(At the time I wrote this (2017), I had never heard of “zero trust networking”. Looking back, that’s what I’m describing in this post. If you’re interested in these concepts, please read up on zero trust)
The way we are dealing with security is all wrong. No one can deny it, but no one is doing anything about it. Why? Because “the business”.
Security cannot and should not interfere with the experience of the end user, that is a fact. That is the only way we can sell security to users. The alternative is no security at all. But other IT teams are not end users. They’re technical and they understand limitations and workarounds. Security can and completely should impact them. Security should be a gate for IT teams, letting them through only after checking their badge and ID. You don’t let visitors into your office without checking their badge and ID. Why do IT’s technical whims get a free pass?
Application owners far too often get away with not knowing how their applications behave on the network. Networking teams far too often get away with not communicating their network architecture or changes to their architecture to the rest of the organization. Server teams far too often get away with not knowing what applications run on their servers.
How often on a security team do you see an IP address in your SIEM and have no idea who owns it, what the purpose is, and what applications are running on it? Far too often. It’s unacceptable. It should be considered the highest priority for teams to work with security not reluctantly, not when they’re told to, but as a rule. Security not knowing what is running on a server should be as critical as an application going down. It should be hair on fire. It should make or break careers.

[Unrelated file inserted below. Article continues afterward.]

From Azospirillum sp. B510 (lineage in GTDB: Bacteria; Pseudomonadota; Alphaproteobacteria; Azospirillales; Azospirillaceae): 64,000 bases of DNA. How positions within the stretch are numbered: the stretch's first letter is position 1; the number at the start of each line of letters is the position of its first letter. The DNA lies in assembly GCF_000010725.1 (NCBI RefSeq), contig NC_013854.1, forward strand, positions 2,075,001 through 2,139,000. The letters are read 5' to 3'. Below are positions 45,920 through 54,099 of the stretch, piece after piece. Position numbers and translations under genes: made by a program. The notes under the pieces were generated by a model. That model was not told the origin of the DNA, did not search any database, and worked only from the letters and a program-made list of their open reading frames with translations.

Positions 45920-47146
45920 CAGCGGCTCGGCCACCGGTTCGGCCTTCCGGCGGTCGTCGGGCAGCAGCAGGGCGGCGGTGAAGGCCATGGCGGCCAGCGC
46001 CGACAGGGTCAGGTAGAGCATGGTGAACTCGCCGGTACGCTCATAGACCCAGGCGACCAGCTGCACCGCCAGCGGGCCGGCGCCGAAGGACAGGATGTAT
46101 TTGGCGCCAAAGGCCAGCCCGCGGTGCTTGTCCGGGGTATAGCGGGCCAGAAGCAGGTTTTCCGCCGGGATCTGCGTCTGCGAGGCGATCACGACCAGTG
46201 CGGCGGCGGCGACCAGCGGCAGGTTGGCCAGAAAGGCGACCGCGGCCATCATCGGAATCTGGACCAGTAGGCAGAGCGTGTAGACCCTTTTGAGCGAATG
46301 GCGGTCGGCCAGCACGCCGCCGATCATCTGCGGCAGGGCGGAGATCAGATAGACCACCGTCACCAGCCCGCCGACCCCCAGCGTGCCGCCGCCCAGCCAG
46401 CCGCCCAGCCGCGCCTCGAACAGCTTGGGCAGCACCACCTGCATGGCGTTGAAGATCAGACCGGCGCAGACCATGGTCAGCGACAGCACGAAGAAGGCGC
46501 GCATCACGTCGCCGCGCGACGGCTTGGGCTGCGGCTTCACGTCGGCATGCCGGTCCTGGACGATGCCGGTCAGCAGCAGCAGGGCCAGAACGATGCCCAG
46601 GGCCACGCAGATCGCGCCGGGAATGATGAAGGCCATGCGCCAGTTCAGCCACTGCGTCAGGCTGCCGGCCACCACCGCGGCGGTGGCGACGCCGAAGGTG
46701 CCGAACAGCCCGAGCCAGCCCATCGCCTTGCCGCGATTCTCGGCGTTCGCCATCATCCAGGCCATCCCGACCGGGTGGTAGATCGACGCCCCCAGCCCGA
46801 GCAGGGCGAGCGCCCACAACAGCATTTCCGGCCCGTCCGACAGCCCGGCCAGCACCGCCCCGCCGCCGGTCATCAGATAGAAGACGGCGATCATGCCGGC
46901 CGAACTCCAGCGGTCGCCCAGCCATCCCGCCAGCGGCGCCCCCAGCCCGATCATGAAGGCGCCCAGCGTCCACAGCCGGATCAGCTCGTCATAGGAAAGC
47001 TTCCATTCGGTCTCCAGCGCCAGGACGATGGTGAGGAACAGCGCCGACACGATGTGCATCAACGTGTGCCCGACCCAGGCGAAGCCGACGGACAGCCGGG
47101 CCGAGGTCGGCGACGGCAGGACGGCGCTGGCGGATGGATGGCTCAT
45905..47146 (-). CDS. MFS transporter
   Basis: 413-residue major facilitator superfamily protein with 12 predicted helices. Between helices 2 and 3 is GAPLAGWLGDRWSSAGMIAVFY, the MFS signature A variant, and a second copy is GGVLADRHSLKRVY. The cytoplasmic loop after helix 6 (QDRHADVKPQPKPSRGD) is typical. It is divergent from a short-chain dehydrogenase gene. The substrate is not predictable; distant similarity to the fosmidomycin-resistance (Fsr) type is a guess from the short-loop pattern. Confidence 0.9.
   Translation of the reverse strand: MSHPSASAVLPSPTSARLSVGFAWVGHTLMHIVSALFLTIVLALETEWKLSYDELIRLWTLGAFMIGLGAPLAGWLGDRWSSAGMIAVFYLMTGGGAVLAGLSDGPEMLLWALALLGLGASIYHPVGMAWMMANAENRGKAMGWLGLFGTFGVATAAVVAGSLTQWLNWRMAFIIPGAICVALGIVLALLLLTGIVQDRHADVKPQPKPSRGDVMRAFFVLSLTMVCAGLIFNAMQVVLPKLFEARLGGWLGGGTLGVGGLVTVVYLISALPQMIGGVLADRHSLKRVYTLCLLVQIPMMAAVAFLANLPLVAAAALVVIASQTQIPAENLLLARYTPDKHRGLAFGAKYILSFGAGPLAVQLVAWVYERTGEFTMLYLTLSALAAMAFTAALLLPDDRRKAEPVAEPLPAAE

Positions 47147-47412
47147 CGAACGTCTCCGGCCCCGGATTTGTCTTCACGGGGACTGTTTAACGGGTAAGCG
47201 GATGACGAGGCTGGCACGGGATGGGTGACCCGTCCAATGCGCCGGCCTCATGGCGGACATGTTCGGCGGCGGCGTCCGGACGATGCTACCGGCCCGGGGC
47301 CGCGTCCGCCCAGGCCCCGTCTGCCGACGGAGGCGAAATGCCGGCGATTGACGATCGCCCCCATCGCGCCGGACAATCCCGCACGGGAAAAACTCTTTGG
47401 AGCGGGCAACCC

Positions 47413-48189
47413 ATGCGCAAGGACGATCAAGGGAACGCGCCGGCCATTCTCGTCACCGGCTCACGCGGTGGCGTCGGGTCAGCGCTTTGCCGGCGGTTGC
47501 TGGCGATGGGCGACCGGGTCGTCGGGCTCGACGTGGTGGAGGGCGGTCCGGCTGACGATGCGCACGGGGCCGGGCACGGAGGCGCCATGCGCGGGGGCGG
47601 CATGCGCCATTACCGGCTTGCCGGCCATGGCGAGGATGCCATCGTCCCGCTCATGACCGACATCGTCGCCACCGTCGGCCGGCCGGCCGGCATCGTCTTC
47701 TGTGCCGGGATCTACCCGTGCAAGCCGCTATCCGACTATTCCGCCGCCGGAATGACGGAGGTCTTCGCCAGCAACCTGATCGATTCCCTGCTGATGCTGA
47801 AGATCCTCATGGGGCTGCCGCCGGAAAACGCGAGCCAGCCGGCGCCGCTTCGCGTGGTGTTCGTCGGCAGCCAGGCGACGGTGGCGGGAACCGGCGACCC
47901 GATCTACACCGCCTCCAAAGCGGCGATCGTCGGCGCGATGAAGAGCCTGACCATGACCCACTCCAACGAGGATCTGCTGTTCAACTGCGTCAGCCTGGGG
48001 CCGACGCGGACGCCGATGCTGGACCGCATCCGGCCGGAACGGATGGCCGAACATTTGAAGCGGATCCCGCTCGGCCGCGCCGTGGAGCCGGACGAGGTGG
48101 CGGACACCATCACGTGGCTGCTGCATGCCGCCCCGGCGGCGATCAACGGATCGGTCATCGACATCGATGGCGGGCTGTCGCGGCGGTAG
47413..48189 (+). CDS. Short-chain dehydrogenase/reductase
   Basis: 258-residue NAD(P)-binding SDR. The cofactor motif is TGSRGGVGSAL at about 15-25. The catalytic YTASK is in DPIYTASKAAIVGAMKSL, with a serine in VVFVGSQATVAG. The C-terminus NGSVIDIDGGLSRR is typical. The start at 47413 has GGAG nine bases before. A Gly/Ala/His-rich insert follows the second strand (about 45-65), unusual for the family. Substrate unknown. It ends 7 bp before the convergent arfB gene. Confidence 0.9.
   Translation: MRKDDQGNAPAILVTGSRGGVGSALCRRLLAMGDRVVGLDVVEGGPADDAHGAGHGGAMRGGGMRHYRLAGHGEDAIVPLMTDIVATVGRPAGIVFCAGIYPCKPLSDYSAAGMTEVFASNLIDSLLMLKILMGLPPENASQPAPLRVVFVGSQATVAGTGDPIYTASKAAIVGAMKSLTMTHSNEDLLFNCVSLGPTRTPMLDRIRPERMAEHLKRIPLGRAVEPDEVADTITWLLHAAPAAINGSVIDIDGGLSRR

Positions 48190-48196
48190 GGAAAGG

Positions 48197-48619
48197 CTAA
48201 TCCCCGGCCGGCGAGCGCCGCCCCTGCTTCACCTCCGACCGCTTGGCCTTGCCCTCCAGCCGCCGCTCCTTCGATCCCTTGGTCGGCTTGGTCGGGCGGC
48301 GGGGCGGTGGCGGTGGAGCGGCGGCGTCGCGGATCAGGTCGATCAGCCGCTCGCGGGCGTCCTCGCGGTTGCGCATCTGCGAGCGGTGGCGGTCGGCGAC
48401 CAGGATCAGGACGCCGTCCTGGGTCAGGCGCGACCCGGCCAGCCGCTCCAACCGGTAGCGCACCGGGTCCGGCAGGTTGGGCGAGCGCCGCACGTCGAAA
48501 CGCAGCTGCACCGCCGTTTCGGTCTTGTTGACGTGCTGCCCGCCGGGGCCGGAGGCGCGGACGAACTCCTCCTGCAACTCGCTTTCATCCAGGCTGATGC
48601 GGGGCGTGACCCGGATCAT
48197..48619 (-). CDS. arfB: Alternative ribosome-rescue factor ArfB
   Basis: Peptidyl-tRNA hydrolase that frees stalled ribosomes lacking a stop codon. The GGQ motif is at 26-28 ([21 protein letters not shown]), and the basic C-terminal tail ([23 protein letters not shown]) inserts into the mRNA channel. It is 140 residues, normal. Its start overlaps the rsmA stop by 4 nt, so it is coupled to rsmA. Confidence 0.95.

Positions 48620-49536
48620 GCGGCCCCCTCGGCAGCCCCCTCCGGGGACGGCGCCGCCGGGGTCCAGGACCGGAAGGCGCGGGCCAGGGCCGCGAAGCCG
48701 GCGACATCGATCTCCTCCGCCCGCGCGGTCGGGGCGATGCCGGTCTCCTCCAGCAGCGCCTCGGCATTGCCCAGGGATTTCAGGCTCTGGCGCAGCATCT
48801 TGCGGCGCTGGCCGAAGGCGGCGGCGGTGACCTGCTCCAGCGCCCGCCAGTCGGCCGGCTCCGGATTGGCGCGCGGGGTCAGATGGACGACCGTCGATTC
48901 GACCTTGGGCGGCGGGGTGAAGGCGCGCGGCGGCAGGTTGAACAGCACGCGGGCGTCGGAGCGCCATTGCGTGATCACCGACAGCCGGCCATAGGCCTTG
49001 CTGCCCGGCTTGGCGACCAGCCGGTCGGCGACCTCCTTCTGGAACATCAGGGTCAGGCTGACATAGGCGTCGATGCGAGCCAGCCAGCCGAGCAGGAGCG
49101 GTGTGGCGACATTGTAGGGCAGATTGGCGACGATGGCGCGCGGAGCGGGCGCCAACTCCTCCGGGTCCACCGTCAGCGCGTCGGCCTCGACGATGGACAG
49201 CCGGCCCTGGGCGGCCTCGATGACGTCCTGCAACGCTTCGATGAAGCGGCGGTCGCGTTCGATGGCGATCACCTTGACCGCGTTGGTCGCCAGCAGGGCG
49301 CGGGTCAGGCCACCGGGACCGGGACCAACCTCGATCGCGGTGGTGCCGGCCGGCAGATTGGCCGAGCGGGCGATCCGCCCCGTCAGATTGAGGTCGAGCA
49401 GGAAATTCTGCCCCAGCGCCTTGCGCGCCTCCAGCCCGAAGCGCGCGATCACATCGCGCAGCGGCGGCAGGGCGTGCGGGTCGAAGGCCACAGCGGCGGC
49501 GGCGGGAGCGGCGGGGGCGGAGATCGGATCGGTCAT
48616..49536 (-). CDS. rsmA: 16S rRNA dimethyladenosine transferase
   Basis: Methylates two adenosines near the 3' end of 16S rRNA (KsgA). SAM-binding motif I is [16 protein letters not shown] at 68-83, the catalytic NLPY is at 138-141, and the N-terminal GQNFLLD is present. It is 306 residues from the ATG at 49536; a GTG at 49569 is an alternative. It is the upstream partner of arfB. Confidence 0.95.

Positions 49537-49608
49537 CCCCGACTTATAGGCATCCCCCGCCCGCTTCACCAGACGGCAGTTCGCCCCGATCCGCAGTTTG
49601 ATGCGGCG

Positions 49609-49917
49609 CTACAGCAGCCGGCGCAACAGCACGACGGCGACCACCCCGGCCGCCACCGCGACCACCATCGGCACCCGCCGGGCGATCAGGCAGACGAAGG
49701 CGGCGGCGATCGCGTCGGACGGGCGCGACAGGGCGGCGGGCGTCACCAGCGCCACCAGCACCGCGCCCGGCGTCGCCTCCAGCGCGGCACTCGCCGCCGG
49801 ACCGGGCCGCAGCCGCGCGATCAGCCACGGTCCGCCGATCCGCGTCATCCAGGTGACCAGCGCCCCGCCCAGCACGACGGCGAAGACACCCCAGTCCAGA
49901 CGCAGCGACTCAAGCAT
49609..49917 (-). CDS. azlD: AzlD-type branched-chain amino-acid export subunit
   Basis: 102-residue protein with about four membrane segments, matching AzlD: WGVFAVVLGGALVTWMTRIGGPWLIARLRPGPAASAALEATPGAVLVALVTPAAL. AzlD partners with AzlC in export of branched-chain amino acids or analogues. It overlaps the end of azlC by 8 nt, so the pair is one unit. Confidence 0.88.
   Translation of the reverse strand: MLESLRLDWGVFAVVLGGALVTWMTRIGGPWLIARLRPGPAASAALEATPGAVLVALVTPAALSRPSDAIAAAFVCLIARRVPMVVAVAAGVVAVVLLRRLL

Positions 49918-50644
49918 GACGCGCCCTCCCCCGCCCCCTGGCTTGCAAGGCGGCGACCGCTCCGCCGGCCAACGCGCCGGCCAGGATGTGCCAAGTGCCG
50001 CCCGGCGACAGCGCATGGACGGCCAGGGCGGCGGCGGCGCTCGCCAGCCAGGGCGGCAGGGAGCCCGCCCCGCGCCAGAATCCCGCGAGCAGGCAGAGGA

Looking for projects for the new fiscal year? How about this one: give security a list of every port needed, every external network range needed, every server that needs to talk to every other server. And after that, block everything else. Put rules in the SIEM that create alerts for every firewall deny and everything that does not match that profile. Every new server and every application will have to be specifically allowed before it will work. And every outbound firewall deny is a severity 1 security incident. If it’s not part of the approved applications/servers/ports, it’s an insider threat.
“But that will break everything!” Good. It should. It is absolutely irresponsible to not know every single application, every workstation, every server on your network. Attackers can exploit one single hole that no one knew about that was allowed for the sake of another IT department because they don’t want to follow cumbersome processes, and now your entire company is shut down. Because we can’t impact the server teams. We can’t impact the network team. We really needed that any-any rule. Right?
Block everything. Make other teams defend their needs. Every quarter they need to attest that it is still a need, with their name signed beside every port, every server, every app. So when the breach happens, you know exactly who was negligent. You know exactly who stopped your company.
There are no more mistakes. There are processes, and they are either followed or they are not. Technology isn’t a joke anymore, this is real life. Block everything. Make security break your company, or the lack of security will end your company.